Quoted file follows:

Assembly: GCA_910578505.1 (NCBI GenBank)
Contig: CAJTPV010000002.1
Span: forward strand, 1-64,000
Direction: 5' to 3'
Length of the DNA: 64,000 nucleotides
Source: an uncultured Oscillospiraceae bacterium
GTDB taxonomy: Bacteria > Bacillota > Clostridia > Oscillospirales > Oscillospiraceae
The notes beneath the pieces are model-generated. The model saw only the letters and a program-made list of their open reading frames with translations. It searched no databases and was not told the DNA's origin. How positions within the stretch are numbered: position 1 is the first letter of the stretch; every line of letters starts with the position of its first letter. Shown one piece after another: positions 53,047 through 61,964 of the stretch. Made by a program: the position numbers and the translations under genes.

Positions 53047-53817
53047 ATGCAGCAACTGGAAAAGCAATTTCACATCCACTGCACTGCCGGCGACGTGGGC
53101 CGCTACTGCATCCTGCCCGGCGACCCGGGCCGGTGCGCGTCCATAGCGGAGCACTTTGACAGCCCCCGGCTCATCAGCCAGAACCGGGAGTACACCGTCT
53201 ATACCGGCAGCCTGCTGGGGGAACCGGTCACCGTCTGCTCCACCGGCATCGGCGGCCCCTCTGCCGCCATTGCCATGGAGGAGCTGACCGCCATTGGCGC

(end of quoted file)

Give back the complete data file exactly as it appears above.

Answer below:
Assembly: GCA_910578505.1 (NCBI GenBank)
Contig: CAJTPV010000002.1
Span: forward strand, 1-64,000
Direction: 5' to 3'
Length of the DNA: 64,000 nucleotides
Source: an uncultured Oscillospiraceae bacterium
GTDB taxonomy: Bacteria > Bacillota > Clostridia > Oscillospirales > Oscillospiraceae
The notes beneath the pieces are model-generated. The model saw only the letters and a program-made list of their open reading frames with translations. It searched no databases and was not told the DNA's origin. How positions within the stretch are numbered: position 1 is the first letter of the stretch; every line of letters starts with the position of its first letter. Shown one piece after another: positions 53,047 through 61,964 of the stretch. Made by a program: the position numbers and the translations under genes.

Positions 53047-53817
53047 ATGCAGCAACTGGAAAAGCAATTTCACATCCACTGCACTGCCGGCGACGTGGGC
53101 CGCTACTGCATCCTGCCCGGCGACCCGGGCCGGTGCGCGTCCATAGCGGAGCACTTTGACAGCCCCCGGCTCATCAGCCAGAACCGGGAGTACACCGTCT
53201 ATACCGGCAGCCTGCTGGGGGAACCGGTCACCGTCTGCTCCACCGGCATCGGCGGCCCCTCTGCCGCCATTGCCATGGAGGAGCTGACCGCCATTGGCGC